Opponents of plans by the National Grid to build pylons carrying new power lines across Somerset are holding a public meeting in Nailsea this afternoon. It follows the publication earlier this month of details of the 37-mile long route from Bridgwater to Avonmouth.
The Grid proposes to put up more than 140 new pylons, each around 40ft higher than the current 100ft. A five-mile section through the Mendips would go underground. The plans have attracted widespread opposition from residents who fear the countryside will be blighted.
They're calling for the power lines to be buried underground for the entire route. This afternoon's meeting has been organised by the group Nailsea Against Pylons. It will be chaired by North Somerset MP Liam Fox. The meeting starts at 2.30pm at Nailsea Methodist Church, Silver Street, BS48 2DS.
The long-awaited route has been published today for a series of giant electricity pylons across Somerset. It comes after a series of high profile campaigns by protestors who'd argued they'll ruin the countryside.
National Grid wants to run cables from near Bridgwater to Avonmouth. It's announced one section will be buried underground. While that's been welcomed by some, others say their fight continues.
Pylon Protestor: "One pound a person is a price worth paying"
One of the protestors leading the fight against National Grid's plans for a new network of pylons carrying electricity from Hinckley Point to Avonmouth says technology exists to bury the cables underground.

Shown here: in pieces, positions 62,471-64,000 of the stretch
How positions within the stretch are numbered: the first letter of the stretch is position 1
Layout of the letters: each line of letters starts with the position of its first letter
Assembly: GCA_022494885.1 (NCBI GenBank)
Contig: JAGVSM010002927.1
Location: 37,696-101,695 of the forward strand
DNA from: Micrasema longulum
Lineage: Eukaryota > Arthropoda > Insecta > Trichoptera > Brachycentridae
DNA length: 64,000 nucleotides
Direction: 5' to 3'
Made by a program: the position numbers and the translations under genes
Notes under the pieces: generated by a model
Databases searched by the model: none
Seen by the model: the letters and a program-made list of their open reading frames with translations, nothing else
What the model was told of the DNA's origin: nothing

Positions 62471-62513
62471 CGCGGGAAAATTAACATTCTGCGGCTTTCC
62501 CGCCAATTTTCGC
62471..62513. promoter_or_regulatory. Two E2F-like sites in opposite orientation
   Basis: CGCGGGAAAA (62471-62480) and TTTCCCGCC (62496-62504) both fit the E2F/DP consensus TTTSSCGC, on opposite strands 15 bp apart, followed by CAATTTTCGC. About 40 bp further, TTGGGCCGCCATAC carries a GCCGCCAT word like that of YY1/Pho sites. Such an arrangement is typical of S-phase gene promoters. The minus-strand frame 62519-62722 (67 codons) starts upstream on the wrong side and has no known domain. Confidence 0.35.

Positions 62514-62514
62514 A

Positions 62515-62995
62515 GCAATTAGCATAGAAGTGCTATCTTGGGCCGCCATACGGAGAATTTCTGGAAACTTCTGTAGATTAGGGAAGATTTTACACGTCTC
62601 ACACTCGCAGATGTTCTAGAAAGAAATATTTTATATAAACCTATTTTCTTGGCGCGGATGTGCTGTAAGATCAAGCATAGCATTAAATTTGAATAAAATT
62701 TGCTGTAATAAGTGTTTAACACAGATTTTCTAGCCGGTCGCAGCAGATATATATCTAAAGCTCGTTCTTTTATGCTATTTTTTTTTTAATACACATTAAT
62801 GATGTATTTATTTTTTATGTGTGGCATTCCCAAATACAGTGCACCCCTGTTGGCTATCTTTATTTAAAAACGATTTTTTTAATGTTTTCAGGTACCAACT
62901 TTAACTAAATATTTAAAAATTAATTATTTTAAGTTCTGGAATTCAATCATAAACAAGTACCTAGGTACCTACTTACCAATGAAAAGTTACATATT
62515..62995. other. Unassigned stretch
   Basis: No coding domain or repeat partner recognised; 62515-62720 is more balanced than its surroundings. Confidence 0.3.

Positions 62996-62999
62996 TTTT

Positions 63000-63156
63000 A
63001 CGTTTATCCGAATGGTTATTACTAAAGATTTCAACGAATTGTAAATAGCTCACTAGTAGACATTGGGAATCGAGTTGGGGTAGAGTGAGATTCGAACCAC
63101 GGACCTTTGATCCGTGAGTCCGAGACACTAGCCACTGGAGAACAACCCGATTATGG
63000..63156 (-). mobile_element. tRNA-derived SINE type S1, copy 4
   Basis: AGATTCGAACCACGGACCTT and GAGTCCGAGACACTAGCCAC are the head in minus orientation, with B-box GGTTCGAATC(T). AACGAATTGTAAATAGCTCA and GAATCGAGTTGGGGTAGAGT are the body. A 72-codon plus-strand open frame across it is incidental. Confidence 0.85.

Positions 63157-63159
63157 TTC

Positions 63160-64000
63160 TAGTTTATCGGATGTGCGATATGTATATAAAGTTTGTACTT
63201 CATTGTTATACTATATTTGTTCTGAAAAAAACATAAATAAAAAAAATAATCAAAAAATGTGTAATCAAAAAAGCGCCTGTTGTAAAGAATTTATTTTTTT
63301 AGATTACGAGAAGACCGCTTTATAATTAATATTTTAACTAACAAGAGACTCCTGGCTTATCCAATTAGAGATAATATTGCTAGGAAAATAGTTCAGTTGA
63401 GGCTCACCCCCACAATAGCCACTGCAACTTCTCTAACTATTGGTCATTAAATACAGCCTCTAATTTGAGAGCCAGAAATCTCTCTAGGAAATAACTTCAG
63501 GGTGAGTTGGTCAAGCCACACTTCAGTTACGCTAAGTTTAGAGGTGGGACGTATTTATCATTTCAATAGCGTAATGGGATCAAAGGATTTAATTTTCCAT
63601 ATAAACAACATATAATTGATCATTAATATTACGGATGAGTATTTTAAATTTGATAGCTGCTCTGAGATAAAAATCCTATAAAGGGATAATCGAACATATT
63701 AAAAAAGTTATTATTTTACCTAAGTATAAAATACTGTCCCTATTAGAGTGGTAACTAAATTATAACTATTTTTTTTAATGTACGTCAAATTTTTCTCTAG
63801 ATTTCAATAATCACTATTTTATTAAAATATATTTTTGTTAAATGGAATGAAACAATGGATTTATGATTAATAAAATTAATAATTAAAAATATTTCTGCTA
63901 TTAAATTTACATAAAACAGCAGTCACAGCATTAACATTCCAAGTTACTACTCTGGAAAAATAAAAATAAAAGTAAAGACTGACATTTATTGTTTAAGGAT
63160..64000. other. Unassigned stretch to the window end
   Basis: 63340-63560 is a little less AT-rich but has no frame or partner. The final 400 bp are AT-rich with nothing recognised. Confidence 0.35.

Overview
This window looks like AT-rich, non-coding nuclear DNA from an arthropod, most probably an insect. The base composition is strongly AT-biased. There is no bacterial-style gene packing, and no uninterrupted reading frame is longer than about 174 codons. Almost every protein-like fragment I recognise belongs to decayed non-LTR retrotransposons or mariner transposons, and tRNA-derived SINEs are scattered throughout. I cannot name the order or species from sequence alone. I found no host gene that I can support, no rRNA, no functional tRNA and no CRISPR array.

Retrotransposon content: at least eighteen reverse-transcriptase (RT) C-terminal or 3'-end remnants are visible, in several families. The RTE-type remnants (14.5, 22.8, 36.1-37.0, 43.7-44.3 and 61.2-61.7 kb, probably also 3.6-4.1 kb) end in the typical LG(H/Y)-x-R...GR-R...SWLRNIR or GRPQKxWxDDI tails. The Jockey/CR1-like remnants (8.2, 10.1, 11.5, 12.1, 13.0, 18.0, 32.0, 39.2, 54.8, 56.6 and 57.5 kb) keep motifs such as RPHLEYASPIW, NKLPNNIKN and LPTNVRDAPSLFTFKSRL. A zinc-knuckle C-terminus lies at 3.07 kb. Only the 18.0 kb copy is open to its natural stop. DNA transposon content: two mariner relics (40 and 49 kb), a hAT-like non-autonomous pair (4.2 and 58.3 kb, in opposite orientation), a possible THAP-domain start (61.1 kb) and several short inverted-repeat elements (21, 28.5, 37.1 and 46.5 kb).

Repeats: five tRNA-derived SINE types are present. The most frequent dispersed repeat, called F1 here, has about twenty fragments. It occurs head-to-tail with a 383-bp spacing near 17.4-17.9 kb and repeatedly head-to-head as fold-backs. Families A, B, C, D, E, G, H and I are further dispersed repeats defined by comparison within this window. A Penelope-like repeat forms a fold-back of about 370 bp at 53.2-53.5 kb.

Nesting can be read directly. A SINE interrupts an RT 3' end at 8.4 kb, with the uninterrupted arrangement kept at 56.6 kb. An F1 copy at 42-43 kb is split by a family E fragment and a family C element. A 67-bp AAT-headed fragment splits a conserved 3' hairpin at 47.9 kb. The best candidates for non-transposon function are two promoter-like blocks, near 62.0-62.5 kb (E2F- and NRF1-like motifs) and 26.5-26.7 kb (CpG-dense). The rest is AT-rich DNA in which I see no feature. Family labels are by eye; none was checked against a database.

Paul Hipwell told the West Country Tonight that "undergrounding" is common in Europe.
Weston-Super-Mare's MP John Penrose is celebrating today, after National Grid announced they will not put huge pylons, each the size of Nelson's Column, through the Mendip Area of Outstanding Natural Beauty (AONB) in his constituency.
The power lines will run underground instead, from the levels near Biddisham, north to the old Strawberry Line bridge near Sandford.
When the plans for new pylons between Hinkley Point and Avonmouth were first announced in 2009, several hundred people marched through Somerset's villages in protest at the plans.
This is great news for everyone who lives in and visits the Mendip Hill Area of Outstanding Natural Beauty.
If these whopping great pylons had gone ahead we'd have damaged some of our finest countryside.
I’m absolutely delighted that a combination of local pressure and good sense have won through.
I would like to thank everybody who helped us campaign over the years, and National Grid for listening properly too.
It shows the impact a small community can make when it bands together.